Penicillinase, an enzyme that destroys penicillin in vivo as well as in vitro, has been used in the treatment of 42 patients who had reacted unfavorably to penicillin. The most frequent reactions consisted of fever, urticaria, pruritus, and severe arthralgia in hands, ankles, and feet. The penicillinase was usually given intramuscularly in doses of 1 million units in 2 cc. of sterile distilled water. In some cases relief followed dramatically within a few hours; in others the symptoms continued to become more severe for 24 to 48 hours after the injection. Its effects were hard to evaluate because the severity of the penicillin reactions was variable and because some patients with moderately severe symptoms recovered completely within 24 hours after treatment with a placebo. Relief from the pruritus followed promptly after the injection in nearly every case. Two patients who had severe symptoms resembling serum-sickness and did not improve after treatment with steroids and antihistaminics obtained relief promptly after administration of penicillinase. Its only side-effects were local pain and tenderness at the site of injection.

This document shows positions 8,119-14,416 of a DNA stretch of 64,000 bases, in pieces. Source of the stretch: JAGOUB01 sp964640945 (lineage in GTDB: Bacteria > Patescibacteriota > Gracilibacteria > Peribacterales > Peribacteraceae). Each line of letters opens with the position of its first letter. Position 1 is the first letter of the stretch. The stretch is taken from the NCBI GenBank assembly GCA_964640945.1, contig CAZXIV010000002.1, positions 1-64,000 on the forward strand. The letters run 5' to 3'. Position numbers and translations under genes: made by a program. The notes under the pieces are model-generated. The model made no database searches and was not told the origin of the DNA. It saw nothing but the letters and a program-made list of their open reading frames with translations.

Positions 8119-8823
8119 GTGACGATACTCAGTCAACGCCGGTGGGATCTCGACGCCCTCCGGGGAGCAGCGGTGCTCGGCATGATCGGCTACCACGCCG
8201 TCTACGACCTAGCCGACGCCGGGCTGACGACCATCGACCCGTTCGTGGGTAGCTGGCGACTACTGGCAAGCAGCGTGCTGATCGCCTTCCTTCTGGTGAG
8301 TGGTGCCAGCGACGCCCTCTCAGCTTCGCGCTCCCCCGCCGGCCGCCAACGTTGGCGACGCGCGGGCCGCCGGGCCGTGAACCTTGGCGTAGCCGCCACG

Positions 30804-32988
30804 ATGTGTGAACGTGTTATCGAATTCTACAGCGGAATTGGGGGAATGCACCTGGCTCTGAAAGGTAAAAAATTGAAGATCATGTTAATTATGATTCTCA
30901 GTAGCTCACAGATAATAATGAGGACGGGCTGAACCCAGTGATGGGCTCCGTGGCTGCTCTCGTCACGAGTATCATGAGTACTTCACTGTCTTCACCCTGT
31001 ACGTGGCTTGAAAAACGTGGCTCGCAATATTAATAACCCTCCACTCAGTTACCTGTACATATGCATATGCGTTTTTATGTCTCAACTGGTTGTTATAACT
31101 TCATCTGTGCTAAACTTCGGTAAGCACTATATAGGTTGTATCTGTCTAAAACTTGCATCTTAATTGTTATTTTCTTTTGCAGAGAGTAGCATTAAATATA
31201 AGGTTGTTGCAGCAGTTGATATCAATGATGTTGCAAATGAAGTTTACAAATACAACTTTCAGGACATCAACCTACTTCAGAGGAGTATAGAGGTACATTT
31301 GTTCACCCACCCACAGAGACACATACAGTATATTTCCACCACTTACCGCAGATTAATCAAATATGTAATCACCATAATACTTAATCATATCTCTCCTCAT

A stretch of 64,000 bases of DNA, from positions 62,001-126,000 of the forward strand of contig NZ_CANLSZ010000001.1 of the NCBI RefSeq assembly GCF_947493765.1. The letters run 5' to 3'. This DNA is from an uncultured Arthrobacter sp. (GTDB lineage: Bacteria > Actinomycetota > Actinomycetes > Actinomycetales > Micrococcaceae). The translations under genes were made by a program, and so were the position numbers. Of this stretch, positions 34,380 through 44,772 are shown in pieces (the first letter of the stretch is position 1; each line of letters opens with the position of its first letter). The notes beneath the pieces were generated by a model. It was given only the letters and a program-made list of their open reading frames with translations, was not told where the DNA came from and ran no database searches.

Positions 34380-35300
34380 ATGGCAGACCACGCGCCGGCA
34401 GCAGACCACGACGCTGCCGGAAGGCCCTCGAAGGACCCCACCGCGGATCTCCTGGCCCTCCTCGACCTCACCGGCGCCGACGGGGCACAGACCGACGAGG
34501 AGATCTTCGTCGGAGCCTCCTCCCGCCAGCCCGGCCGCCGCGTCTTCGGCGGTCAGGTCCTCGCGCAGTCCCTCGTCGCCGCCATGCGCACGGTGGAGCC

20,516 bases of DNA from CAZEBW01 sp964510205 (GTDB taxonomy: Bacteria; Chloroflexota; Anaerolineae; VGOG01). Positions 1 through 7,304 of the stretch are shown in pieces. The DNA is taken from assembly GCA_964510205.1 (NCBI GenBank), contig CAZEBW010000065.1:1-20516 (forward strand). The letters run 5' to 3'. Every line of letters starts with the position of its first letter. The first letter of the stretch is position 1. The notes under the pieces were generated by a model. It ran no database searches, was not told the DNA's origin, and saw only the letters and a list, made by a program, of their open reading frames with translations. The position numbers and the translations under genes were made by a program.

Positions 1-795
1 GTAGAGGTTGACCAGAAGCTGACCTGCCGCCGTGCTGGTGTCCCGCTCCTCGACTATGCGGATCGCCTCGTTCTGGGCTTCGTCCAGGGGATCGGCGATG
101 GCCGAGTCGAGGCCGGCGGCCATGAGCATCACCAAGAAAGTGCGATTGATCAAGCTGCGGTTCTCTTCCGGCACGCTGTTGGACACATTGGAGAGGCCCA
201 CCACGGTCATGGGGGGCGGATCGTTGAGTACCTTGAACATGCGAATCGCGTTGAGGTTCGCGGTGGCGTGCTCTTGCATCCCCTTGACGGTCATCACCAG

Minno AM, Davis GM. PENICILLINASE IN THE TREATMENT OF PENICILLIN REACTIONS. JAMA. 1957;165(3):222–224. doi:10.1001/jama.1957.02980210018005
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